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Blues for an Alabama Sky takes skeptical look at Harlem Renaissance



The Harlem Renaissance, like the era of the founding fathers, looms so large in America's cultural history that any criticism of it can sound almost sacrilegious. True Colors Theatre Company's Blues for an Alabama Sky, written by Pearl Cleage, earns credibility for its skeptical depiction of artists and social activists in 1930s Harlem. The play drops famous names like Langston Hughes, but doesn't gloss over the decades' problems, which included pitched political arguments, gay-bashing and crushing unemployment.

The irony of Cleage's play is it depicts one of the most artistically robust times and places in African-American history, yet the two main characters plan on leaving it. Gay costume designer Guy (Eric Ware, fabulous in all senses of the word) can't wait to abandon New York for the refinement of Paris. He waits — possibly in vain — for legendary dancer Josephine Baker to send for him. Guy promises to care for Angel (Jasmine Guy), a reckless nightclub singer left homeless when her gangster boyfriend ditches her. "He didn't dump me, he got married," Angel explains. Jasmine Guy proves to be a magnetic performer and looks great in Shilla Benning's costumes. But she tends to overplay Angel, relying on eye-rolling punctuation for the character's jokes or emotional beats.

Blues for an Alabama Sky features a crusading social worker (Cynthia D. Barker), a hard-partying but saintly doctor (Joel Ishman), and a Southern carpenter (Benjamin Brown) with a crush on Angel and reactionary ideas that clash with her bohemian values. While all the characters have at least two dimensions, the script divides them a little too neatly into saints, sinners and hypocrites. The play feels more like a well-researched melodrama than one of August Wilson's thematically rich period pieces. Under Andrea Frye's direction, the likeable cast wins over the audience, but the action also feels drawn out. It's a perfectly accomplished show, but not exactly in a hurry.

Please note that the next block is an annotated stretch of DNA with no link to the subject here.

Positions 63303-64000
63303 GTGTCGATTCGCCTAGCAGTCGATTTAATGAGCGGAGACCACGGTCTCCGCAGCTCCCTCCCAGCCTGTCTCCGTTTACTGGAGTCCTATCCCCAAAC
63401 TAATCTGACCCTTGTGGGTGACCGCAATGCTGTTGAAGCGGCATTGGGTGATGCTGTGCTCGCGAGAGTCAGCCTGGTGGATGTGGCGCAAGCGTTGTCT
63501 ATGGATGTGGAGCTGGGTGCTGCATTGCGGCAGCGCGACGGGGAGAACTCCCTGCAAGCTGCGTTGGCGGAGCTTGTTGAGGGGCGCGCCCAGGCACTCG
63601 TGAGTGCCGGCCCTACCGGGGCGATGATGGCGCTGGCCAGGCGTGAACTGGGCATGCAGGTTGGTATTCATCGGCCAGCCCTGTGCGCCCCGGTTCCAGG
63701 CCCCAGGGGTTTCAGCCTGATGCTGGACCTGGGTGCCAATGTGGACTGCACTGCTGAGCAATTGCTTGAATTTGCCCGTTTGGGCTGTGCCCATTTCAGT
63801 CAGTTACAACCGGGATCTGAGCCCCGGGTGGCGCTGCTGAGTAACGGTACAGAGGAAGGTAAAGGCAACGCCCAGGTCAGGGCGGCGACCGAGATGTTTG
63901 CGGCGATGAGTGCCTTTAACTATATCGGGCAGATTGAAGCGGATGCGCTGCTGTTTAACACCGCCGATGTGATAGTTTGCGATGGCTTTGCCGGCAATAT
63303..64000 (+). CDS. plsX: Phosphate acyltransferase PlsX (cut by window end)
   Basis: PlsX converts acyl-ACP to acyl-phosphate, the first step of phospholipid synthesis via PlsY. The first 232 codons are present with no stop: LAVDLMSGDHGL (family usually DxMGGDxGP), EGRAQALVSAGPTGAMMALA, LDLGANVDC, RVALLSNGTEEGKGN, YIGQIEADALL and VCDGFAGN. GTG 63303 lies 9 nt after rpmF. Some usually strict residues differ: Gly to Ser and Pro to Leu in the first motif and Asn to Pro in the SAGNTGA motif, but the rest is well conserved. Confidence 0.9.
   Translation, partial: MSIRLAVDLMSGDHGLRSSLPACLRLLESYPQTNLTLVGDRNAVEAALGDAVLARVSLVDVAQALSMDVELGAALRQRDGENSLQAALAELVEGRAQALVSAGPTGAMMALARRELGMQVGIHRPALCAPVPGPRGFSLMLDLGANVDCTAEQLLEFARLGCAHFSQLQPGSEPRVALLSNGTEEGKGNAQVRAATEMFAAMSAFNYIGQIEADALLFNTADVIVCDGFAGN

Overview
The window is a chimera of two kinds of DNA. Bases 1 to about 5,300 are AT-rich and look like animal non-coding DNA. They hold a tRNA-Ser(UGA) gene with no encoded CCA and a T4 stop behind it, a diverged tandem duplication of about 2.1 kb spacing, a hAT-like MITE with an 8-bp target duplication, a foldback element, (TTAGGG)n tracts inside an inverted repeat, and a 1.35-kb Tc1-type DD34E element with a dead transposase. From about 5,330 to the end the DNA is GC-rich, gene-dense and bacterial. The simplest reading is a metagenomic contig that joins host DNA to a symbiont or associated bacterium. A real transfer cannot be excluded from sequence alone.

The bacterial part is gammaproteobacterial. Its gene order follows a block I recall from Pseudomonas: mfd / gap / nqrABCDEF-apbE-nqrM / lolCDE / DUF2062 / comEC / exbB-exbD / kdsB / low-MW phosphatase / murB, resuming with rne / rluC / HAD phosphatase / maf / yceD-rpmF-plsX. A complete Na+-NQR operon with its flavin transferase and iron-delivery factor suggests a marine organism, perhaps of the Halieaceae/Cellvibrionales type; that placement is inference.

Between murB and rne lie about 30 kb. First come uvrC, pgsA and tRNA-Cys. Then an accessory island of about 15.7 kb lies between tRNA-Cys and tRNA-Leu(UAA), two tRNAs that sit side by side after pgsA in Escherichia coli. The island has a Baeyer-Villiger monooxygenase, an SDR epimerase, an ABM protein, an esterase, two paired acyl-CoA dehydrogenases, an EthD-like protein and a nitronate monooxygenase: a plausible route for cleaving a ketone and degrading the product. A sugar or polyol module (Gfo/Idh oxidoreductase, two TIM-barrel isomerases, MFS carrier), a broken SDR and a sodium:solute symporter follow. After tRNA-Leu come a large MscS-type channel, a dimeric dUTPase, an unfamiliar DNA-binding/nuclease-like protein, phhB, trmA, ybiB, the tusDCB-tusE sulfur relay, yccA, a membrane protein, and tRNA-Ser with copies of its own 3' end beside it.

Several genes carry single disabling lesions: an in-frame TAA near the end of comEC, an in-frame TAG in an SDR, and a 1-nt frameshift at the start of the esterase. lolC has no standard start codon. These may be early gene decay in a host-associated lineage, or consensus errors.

Kenny Leon directed the play's world premiere at the Alliance Theatre as part of Atlanta's 1996 Cultural Olympiad. Thirteen years later, Leon's True Colors Theatre presents a new production, which may herald another kind of cultural flowering. Blues for an Alabama Sky is one of the first productions at the Southwest Arts Center, which features a 27-acre campus and an impressive 375-seat performing space. It could easily become a welcome nexus for creativity for Atlanta's Southern neighborhoods. You can never have one Renaissance too many.

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